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UK Campaign Launches in Australia to Overcome Negative Stereotypes of Women


25 July 2017 at 4:08 pm
Rachel McFadden
An internationally successful campaign aimed at improving women’s health and tackling “outdated stereotypes” has launched in Australia.


Rachel McFadden | 25 July 2017 at 4:08 pm


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UK Campaign Launches in Australia to Overcome Negative Stereotypes of Women
25 July 2017 at 4:08 pm

An internationally successful campaign aimed at improving women’s health and tackling “outdated stereotypes” has launched in Australia.

Not-for-profit organisation, VicHealth’s This Girl Can campaign, launched on Tuesday, will showcase Victorian women “giving it a go” and getting active regardless of their fitness levels or ability.

VicHealth CEO Jerril Rechter said the campaign aimed to help Victorian women overcome feelings of judgement when exercising.

“This Girl Can is a celebration of active women who are doing their thing no matter how they look, how well they do it, or how sweaty they get,” Rechter said.

According to research 60 per cent of Australian women are not sufficiently active – participating in less than 30 minutes of physical activity on four or more days a week.

Research conducted by VicHealth found more than 41 per cent of Victorian women surveyed said they felt “too embarrassed to exercise in public”.

Rechter said there were many obstacles women felt when they started a sport or exercise program.

“Concerns [such as] how they look when they exercise, that they aren’t skilled enough to exercise or that they should be prioritising their family or work over activities,” she said.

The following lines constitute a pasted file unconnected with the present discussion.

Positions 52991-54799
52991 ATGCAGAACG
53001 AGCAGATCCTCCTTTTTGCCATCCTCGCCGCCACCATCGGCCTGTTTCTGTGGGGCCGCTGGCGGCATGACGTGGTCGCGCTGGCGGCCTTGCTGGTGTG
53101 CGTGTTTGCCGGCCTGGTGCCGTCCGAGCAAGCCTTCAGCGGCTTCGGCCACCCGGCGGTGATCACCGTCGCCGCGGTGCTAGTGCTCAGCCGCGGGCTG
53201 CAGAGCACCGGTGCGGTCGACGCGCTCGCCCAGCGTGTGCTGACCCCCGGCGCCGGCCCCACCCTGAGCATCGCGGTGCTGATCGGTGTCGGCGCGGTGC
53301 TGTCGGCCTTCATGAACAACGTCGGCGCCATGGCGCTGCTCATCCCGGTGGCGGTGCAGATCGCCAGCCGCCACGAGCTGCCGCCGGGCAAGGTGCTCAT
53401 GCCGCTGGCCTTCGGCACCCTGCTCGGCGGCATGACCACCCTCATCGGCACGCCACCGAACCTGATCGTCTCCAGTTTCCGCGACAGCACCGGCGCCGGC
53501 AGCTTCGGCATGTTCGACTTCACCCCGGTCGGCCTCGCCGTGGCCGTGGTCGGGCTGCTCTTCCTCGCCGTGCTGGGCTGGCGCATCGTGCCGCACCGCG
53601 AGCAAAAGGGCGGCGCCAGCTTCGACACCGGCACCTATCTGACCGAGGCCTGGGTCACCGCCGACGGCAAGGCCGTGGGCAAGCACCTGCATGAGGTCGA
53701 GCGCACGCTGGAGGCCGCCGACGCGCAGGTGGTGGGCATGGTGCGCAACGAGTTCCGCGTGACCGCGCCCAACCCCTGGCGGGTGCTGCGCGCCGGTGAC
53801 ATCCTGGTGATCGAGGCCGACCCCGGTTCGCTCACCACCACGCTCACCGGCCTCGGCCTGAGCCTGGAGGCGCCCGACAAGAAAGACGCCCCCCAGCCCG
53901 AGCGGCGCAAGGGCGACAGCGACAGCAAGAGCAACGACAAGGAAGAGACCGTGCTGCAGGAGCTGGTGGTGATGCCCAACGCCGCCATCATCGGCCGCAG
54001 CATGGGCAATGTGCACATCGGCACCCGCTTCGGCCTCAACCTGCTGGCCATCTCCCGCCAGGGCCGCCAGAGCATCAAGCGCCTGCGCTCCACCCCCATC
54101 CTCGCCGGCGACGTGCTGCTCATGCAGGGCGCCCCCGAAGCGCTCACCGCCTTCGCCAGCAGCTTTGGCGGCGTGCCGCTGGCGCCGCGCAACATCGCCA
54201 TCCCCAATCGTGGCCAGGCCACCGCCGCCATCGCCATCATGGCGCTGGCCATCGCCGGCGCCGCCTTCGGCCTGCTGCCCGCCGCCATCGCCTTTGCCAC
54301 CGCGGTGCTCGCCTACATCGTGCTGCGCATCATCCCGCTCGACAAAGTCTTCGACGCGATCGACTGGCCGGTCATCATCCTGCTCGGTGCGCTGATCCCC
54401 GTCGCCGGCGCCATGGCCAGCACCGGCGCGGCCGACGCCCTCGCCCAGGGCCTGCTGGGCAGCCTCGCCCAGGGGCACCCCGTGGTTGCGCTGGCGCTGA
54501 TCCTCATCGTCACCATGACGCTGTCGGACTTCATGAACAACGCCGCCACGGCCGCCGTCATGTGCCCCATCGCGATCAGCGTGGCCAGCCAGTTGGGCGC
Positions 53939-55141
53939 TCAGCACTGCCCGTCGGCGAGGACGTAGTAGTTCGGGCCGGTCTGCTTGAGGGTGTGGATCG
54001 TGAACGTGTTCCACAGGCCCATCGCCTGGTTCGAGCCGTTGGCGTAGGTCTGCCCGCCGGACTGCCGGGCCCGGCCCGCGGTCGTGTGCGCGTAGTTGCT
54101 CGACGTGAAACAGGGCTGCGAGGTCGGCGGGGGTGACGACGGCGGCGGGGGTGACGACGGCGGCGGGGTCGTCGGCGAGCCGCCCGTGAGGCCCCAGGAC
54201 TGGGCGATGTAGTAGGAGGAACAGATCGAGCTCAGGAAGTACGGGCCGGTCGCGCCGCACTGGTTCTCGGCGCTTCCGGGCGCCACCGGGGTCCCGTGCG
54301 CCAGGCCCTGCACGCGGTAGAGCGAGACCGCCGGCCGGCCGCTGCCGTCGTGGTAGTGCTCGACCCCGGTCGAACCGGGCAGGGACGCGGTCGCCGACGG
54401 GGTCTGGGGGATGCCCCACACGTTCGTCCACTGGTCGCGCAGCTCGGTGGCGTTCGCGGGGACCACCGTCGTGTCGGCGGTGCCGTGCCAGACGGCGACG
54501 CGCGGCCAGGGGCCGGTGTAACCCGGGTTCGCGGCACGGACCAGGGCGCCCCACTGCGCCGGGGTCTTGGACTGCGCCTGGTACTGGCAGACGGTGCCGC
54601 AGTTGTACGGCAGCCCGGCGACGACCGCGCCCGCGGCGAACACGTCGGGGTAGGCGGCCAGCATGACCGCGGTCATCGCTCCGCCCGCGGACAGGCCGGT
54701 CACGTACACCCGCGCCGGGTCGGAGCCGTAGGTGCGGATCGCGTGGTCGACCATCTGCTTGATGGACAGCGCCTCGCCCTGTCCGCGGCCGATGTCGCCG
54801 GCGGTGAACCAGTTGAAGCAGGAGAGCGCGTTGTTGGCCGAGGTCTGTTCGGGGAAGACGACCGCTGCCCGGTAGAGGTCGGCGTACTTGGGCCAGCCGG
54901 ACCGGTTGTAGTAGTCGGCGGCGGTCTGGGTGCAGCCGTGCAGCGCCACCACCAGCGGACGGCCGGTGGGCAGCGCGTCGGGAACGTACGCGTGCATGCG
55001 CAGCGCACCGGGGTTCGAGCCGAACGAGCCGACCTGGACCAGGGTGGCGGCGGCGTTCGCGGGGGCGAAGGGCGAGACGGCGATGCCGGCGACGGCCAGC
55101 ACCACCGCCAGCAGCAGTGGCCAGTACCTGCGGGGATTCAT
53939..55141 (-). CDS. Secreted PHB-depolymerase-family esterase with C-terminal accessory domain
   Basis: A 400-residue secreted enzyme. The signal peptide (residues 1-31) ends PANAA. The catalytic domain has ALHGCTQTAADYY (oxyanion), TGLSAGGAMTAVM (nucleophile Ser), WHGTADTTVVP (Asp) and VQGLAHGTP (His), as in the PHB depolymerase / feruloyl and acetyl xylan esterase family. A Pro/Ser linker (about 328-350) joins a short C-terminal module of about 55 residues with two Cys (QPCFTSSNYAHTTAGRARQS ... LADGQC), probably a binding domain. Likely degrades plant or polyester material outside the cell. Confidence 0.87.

“In Australia and Victoria, women are less active than men throughout their life – this is particularly evident in women with children.

“We’re calling for Victorian women to share their story and be part of this groundbreaking campaign which is all about women inspiring other women to get active.”

The campaign builds on the success of a Sport England UK campaign which inspired 2.8 million British women to engage in physical activity through mass advertisements which told “unedited stories of women of all shapes, sizes, ages, and a range of diversities being active and playing sport”.

Sport England CEO Jennie Price, who also attended VicHealth’s This Girl Can launch, said she hoped the campaign would encourage Victorian women “to smash outdated stereotypes and take advantage of the increasing opportunities for women in sport and physical activity”.

“Over the last few years there has been a shift in momentum, with more and more opportunities opening up for women and girls to take part in sport and physical activity,” Price said.

“We want to see this campaign inspire women to smash old-fashioned stereotypes about what women can and can’t do in sport, in the gym and in their neighbourhoods.”

Victorian women can submit their stories at www.thisgirlcan.com.au or by visiting the mobile story pod which will be touring Victoria over the remainder of 2017.


Rachel McFadden  |  Journalist  |  @ProBonoNews

Rachel is a journalist specialising in the social sector.

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